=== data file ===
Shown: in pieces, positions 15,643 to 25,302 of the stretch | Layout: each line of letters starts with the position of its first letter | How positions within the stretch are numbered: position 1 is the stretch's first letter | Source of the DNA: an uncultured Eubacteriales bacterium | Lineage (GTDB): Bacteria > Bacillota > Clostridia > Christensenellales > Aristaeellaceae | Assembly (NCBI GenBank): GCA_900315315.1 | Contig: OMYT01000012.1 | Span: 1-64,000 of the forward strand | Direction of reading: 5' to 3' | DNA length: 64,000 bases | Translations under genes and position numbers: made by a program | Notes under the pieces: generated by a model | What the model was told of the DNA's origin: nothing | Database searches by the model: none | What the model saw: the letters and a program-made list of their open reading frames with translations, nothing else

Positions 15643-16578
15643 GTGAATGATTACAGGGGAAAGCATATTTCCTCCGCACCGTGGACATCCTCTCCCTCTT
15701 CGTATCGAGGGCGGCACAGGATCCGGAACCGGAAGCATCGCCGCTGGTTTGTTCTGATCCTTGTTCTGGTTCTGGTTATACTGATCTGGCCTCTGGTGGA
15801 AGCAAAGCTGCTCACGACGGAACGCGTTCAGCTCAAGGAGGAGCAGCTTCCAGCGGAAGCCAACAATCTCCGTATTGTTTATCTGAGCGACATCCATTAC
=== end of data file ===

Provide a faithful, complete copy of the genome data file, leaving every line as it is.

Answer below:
Shown: in pieces, positions 15,643 to 25,302 of the stretch | Layout: each line of letters starts with the position of its first letter | How positions within the stretch are numbered: position 1 is the stretch's first letter | Source of the DNA: an uncultured Eubacteriales bacterium | Lineage (GTDB): Bacteria > Bacillota > Clostridia > Christensenellales > Aristaeellaceae | Assembly (NCBI GenBank): GCA_900315315.1 | Contig: OMYT01000012.1 | Span: 1-64,000 of the forward strand | Direction of reading: 5' to 3' | DNA length: 64,000 bases | Translations under genes and position numbers: made by a program | Notes under the pieces: generated by a model | What the model was told of the DNA's origin: nothing | Database searches by the model: none | What the model saw: the letters and a program-made list of their open reading frames with translations, nothing else

Positions 15643-16578
15643 GTGAATGATTACAGGGGAAAGCATATTTCCTCCGCACCGTGGACATCCTCTCCCTCTT
15701 CGTATCGAGGGCGGCACAGGATCCGGAACCGGAAGCATCGCCGCTGGTTTGTTCTGATCCTTGTTCTGGTTCTGGTTATACTGATCTGGCCTCTGGTGGA
15801 AGCAAAGCTGCTCACGACGGAACGCGTTCAGCTCAAGGAGGAGCAGCTTCCAGCGGAAGCCAACAATCTCCGTATTGTTTATCTGAGCGACATCCATTAC